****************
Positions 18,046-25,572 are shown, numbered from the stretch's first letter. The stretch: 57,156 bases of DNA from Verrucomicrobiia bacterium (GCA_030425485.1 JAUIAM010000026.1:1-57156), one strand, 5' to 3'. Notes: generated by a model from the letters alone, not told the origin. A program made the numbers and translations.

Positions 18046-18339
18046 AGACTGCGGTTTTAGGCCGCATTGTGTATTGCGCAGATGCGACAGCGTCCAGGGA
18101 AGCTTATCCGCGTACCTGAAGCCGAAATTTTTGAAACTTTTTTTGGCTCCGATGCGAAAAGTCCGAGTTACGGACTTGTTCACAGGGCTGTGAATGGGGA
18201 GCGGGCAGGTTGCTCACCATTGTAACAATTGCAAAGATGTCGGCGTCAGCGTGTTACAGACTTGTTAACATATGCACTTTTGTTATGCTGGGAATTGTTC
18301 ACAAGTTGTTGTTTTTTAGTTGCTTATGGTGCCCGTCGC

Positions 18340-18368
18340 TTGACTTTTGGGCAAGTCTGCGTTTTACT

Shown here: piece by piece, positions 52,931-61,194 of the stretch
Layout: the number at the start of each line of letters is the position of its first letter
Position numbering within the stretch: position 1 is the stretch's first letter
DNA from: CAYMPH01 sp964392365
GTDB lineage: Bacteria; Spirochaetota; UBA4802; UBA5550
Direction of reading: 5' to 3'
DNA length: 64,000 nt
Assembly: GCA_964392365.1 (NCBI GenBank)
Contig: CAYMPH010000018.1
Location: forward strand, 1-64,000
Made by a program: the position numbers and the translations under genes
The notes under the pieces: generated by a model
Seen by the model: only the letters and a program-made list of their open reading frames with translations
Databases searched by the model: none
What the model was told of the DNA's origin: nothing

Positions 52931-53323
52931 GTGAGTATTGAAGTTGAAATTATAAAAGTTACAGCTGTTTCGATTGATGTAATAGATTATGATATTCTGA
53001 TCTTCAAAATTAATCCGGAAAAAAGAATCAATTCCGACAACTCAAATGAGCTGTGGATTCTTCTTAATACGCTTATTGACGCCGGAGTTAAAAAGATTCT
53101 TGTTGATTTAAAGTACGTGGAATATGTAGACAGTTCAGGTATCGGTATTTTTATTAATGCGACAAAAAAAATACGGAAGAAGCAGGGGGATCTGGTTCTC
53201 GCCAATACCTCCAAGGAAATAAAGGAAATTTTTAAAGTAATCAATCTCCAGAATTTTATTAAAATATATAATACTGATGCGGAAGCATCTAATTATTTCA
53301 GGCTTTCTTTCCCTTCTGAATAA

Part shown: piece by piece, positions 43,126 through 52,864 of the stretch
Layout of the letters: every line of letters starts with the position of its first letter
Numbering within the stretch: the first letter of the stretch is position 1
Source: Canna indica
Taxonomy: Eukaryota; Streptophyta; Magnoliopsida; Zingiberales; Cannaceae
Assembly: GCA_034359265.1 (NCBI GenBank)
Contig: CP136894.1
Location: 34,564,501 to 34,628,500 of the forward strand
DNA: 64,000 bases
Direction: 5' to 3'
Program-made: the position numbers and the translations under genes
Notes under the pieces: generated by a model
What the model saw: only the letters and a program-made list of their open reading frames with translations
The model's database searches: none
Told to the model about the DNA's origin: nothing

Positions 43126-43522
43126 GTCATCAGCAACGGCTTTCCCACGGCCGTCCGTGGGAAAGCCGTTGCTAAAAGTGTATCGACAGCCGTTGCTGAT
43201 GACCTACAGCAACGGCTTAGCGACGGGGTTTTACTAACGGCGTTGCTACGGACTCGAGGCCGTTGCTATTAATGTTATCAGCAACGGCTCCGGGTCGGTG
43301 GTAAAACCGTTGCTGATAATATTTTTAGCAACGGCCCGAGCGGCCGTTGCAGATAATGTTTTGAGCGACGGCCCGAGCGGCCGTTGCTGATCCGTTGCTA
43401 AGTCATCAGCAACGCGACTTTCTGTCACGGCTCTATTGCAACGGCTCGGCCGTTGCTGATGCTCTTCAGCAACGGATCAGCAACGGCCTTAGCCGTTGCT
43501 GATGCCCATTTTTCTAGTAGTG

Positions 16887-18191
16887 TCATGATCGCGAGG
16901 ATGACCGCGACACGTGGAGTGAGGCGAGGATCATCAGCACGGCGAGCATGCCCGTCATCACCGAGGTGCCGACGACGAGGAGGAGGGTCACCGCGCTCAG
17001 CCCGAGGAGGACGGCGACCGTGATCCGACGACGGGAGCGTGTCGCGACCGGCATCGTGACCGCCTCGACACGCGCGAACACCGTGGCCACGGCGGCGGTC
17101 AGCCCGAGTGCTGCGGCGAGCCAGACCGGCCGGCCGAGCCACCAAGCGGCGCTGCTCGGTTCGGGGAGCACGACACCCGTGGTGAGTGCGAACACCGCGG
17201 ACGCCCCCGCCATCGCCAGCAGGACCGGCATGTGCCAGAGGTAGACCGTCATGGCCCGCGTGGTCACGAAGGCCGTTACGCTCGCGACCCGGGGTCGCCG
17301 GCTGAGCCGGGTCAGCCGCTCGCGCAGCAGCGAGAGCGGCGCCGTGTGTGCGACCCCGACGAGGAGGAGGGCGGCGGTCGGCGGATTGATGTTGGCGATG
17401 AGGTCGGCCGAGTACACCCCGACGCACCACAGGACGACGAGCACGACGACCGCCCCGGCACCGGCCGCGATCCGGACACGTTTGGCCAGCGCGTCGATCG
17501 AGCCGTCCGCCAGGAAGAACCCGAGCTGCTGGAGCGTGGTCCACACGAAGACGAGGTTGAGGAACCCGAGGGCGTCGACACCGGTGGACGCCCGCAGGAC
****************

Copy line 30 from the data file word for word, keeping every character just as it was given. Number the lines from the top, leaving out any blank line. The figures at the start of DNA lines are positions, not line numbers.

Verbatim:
Part shown: piece by piece, positions 43,126 through 52,864 of the stretch